But when the children go missing, Elena’s fragile new peace is shattered. It’s only at the prospect of fresh loss and blame that she will discover the truth of the terrible burdens we take upon ourselves, the way tragedy and redemption are inevitably intertwined—and how curses can sometimes lead to blessings, however disguised.


AMONG THE LESSER GODS is a beautifully written novel and an impressive debut from Margo Catts. I found this book browsing Edelweiss a few weeks ago, and there was something about the synopsis that called out to me. I’m so glad I gave it a chance!

I was pleasantly surprised to discover that the story is set in 1978. The protagonist Elena Alvarez is a young woman stuck in limbo for a few reasons. She’s a new college graduate with no job lined up; she’s faced with an unwanted pregnancy and what she should do about it; and most of all, she’s still burdened with guilt over a deadly fire she caused as a child. The perfect escape comes in the form of a summer job caring for two children in her grandmother’s hometown of Leadville, Colorado.

AMONG THE LESSER GODS is a compelling, multi-layered story of family secrets, self-forgiveness, and new beginnings. Elena’s experiences in the small mountain town will show her she’s not alone in her quest for redemption. The writing was lovely, and I especially enjoyed the vivid descriptions of Leadville and the surrounding mountains. I could easily picture myself there. The novel wraps up with an emotional resolution as secrets from the past come to the surface. Wonderful book!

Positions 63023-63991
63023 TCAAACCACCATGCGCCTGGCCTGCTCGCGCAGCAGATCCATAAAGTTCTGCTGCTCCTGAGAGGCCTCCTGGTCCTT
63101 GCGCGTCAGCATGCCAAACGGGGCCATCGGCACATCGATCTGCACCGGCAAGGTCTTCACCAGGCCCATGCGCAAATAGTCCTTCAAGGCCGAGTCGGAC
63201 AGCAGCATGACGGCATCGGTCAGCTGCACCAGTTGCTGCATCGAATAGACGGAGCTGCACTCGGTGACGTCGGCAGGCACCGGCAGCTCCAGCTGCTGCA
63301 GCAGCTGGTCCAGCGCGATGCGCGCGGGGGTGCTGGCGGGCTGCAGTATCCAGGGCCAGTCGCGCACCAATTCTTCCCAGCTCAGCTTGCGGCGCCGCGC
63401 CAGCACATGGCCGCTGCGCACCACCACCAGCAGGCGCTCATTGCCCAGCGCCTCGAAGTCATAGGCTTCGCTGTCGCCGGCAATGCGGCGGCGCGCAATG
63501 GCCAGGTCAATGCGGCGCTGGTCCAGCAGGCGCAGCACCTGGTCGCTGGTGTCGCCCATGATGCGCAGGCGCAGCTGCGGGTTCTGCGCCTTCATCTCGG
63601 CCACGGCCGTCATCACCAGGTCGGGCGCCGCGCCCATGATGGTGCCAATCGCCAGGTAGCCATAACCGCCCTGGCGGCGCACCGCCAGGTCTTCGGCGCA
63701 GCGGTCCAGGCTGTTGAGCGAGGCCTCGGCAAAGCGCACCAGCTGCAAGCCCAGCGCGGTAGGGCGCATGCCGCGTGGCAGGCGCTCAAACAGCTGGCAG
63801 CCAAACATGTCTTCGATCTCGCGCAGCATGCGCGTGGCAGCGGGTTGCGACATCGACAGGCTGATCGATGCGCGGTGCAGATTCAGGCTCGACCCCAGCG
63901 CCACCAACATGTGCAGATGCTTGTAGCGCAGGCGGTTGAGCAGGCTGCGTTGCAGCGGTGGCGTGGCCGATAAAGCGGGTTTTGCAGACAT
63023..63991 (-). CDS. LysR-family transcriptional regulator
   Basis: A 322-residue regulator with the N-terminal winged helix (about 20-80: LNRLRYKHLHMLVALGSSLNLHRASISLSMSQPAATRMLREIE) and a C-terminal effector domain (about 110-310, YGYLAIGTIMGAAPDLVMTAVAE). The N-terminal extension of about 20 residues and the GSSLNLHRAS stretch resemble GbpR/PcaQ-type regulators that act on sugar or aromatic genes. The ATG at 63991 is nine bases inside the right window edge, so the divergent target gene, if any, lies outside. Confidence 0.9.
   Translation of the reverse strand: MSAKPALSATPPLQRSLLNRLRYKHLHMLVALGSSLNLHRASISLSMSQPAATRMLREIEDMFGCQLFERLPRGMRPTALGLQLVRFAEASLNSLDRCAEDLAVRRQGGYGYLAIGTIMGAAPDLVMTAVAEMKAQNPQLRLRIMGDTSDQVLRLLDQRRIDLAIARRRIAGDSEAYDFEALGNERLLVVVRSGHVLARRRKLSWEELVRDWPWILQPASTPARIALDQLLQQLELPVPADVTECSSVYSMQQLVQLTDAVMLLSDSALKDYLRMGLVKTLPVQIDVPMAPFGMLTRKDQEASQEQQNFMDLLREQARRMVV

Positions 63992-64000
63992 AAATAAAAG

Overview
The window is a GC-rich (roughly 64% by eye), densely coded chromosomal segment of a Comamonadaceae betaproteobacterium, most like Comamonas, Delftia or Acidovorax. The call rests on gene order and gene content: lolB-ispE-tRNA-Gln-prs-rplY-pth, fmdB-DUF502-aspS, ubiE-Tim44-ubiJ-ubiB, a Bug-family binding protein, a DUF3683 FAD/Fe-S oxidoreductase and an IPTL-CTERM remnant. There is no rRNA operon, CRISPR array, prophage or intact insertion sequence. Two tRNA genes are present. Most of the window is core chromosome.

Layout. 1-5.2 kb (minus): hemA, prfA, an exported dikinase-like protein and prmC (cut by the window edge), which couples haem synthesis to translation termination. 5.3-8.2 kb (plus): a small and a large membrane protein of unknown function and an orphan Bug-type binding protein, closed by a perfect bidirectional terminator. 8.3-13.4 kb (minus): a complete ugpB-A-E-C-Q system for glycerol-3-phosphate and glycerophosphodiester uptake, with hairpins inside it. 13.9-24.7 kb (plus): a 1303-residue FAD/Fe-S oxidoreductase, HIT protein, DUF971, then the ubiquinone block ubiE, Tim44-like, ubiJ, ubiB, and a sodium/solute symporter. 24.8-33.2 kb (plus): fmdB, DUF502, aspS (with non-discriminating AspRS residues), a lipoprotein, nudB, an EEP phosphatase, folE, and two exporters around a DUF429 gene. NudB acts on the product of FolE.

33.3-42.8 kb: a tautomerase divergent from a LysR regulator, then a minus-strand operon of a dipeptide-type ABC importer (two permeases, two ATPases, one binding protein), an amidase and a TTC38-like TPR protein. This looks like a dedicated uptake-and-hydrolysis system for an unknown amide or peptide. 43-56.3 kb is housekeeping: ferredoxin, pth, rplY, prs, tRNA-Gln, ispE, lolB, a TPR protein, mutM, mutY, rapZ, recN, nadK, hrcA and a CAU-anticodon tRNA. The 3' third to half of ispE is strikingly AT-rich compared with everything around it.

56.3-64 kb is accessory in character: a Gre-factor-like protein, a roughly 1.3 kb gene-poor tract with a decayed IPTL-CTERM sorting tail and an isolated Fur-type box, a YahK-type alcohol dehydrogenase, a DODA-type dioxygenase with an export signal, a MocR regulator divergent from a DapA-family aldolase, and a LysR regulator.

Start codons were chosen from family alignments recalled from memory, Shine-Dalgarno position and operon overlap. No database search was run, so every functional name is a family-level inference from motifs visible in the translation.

Disclosure: I received a copy of this book from the publisher through Edelweiss in exchange for an honest review.

THE UNSEEING by Anna Mazzola (Audiobook)


Publisher: Recorded Books
Release Date: February 7, 2017
Source: Review copy from the publisher
Rating: ★★★½


It is 1837, and the city streets teem with life, atmosphere, and the stench of London. Sarah Gale, a seamstress and mother, has been sentenced to hang for her role in the murder of Hannah Brown on the eve of her wedding. Edmund Fleetwood, an idealistic lawyer, is appointed to investigate Sarah’s petition for mercy and consider whether justice has been done. Struggling with his own demons, he is determined to seek out the truth, yet Sarah refuses to help him. Edmund knows she’s hiding something but needs to discover just why she’s maintaining her silence. For how can it be that someone with a child would go willingly to their own death?